Nigel Frampton


 

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Bristol Omnibus – Bristol K5G – FAE 51 – W85

FAE 51

Bristol Omnibus
1939
Bristol K5G
ECW H30/26R

I can’t recall seeing the rounded lines of the pre-war ECW highbridge double decker in OBP, so thought you might like to see FAE 51 in July 1961. The vehicle was new (blue livery?) to Bristol Tramways & Carriage Co Ltd in 1939 as C3132, survived the war and by this time had been moved to the driver training fleet as W85. It is resting in what I recall as the small coach depot in a street (probably demolished years ago) east of the main road up Old Market and near Lawrence Hill. It never seemed to be manned and occasionally had several coaches parked up.
The ECW body looked rather nicer than the BBW (Brislington Body Works) version which looked a bit sterner! See the vehicle on the left at this link.

Photograph and Copy contributed by Geoff Pullin


19/06/17 – 07:21

The depot near Old Market Geoff refers to was called West Street. Although I grew up in Bristol and was at school there in 1961, unfortunately I’ve no recollection of it! I visited all the other depots in the city but this one escaped my notice.
I was told that West Street was a former Greyhound coach depot, actually in Trinity Street. Coaches moved from there to Lawrence Hill in the 1950s, after which it was used for coach parking during the winter season, but I don’t know when it closed completely.
A nice reminder of the pre-war ECW bodied K5Gs, the last of which survived in passenger service in Bristol until 1959.

Geoff Kerr


20/06/17 – 07:25

In 1935, a batch of nine Leyland TD5, with almost identical bodies were delivered to Tyneside. They were JR 8618/8626, and numbered TT18/22.
However, some controversy exist as to who actually built them. The design is unquestionably ECW, but some accounts have them being built ‘presumably subcontract or under licence’ by Charles H Roe.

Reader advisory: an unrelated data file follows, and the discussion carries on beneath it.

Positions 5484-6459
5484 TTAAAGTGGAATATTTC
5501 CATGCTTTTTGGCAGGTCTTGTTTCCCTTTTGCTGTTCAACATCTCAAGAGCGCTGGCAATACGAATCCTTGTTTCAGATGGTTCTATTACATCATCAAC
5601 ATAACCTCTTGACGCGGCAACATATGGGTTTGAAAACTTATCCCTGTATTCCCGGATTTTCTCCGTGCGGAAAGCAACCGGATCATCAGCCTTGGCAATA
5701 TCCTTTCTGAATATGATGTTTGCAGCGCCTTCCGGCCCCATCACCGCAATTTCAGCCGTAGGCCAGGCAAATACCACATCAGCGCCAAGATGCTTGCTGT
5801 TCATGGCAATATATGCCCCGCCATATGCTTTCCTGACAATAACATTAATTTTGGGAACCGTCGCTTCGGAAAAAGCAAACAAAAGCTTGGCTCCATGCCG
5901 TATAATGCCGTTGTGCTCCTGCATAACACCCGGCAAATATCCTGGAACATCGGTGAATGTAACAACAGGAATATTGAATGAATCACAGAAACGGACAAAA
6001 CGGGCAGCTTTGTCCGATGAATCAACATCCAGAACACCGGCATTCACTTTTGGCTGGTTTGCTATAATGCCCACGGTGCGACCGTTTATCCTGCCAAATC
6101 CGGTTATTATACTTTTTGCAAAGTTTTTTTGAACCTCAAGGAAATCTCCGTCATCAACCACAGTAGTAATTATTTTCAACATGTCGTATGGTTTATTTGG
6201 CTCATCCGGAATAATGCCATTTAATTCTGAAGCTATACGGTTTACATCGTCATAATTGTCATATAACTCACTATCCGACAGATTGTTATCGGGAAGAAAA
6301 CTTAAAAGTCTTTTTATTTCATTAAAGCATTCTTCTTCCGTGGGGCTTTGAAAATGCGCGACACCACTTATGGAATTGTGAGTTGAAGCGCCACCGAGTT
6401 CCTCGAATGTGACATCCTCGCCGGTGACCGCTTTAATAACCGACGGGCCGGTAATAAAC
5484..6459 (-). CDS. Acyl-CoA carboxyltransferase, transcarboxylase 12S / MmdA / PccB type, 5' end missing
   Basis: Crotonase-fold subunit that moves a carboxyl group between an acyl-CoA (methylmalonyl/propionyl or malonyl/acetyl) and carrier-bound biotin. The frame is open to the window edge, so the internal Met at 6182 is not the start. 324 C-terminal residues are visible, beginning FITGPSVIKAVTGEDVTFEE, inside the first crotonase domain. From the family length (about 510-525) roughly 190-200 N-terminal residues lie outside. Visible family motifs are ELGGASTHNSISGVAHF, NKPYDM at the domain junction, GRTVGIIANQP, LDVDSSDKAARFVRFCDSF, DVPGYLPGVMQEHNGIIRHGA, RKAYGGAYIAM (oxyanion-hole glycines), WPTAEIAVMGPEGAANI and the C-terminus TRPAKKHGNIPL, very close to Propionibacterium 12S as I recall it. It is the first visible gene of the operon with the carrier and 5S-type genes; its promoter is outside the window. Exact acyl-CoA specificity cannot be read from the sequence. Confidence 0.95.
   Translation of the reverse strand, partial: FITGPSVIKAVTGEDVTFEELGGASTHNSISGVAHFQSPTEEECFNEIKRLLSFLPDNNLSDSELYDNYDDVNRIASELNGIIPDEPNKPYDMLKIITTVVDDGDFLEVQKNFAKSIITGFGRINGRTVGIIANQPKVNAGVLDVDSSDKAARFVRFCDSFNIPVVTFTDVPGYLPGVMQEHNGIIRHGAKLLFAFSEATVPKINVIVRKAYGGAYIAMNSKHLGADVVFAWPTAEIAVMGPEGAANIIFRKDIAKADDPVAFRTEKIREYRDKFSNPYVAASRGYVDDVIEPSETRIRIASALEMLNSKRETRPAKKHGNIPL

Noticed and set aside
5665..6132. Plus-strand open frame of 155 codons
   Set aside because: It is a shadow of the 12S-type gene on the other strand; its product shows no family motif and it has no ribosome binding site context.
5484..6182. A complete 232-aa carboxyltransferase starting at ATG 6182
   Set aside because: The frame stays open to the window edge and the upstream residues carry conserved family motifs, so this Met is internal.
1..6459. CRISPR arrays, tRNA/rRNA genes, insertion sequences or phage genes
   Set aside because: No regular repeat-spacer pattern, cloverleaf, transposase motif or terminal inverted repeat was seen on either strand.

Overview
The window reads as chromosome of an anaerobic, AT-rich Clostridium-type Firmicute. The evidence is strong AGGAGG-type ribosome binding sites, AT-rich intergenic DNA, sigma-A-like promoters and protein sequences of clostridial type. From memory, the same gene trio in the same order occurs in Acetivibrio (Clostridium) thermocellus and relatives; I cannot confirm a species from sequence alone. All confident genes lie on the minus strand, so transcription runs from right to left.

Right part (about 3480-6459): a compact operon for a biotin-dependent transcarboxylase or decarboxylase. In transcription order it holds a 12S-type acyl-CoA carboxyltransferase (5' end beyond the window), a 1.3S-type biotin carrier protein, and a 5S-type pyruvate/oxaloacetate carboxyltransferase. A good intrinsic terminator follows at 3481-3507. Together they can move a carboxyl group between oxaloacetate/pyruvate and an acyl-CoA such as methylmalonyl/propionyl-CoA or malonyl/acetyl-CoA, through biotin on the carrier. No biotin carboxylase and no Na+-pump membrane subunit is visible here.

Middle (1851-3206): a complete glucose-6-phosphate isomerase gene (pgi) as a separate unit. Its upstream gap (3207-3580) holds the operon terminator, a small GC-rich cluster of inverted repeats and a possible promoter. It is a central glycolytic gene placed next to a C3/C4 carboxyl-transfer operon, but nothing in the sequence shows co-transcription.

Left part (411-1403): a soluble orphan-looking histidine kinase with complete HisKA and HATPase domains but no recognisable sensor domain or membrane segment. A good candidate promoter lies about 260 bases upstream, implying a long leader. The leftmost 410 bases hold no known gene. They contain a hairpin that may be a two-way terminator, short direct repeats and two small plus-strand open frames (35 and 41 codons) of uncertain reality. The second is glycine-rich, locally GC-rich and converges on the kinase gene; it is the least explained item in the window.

Ronnie Hoye


20/06/17 – 07:26

Geoff
Thanks for that further information, which allowed me to find this link: https://books.google.co.uk/books

Geoff Pullin


20/06/17 – 07:29

I have some copies of PSV Circle BOC allocations of 1958 (either side of the big City services reorganisation) which record the depot as Trinity Street rather than West Street. The date of closure is given as 24 October 1958. Prior to the reorganisation it is noted as an overnight garage for coaches and store for delicensed vehicles. It does not appear to have had its own allocation at that point in time. Subsequent to the change PSVC records that all Bristol based coaches were allocated to Lawrence Hill. At that time coach fleet numbers were mixed in with the single deck fleet number series so without going through the allocation vehicle by vehicle it is not easy to see if any were allocated anywhere else prior to the change.

Peter Cook


21/06/17 – 07:22

According to Mike Walker and the late Geoff Bruce, in "Greyhound Motors" published by the Bristol Vintage Bus Group, "the Trinity Road" coach garage was sold to the British Railways Board in 1961 for use as a road vehicle workshop, and were still standing in the early 21st century, still in use, as a car repair and exhaust centre in 2003. 96 West Street was the office address in the early years, but those premises were sold in the early 1930s. The Trinity Street premises virtually backed onto the West Street site – and from a 2014 Google image look to be in use as a carpet warehouse.

Peter Delaney


 

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Yorkshire Woollen District – Bristol K5G – OWT 204 – 154

Yorkshire Woollen District - Bristol K5G - OWT 204 - 154

Yorkshire Woollen District
1939
Bristol K5G
ECW H28/28R (1955)

Aliens Land In Dewsbury.

Yorkshire Woollen District experienced a severe shortage of vehicles during 1969 and consequently was obliged to acquire some most untypical vehicle types which no doubt caused much displeasure to both engineering and road staff. Seen here at Savile Town depot, Dewsbury in 1970 are a selection.